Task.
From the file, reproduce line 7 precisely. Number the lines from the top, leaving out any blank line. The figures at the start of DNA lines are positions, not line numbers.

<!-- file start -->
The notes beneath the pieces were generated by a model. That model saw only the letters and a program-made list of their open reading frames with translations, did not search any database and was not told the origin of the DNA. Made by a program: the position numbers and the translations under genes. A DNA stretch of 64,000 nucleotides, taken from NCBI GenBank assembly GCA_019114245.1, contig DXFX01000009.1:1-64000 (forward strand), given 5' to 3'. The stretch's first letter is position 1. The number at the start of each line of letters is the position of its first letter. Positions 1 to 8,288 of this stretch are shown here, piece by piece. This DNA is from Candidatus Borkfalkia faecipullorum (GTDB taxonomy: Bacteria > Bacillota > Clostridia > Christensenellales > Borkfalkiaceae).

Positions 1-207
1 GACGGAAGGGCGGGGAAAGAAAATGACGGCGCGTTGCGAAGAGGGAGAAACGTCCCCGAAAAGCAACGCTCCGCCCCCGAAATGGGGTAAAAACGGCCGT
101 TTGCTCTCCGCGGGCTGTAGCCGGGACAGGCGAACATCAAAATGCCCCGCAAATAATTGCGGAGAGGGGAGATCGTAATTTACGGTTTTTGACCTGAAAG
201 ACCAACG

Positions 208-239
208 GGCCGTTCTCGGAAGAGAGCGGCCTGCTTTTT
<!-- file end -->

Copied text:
208 GGCCGTTCTCGGAAGAGAGCGGCCTGCTTTTT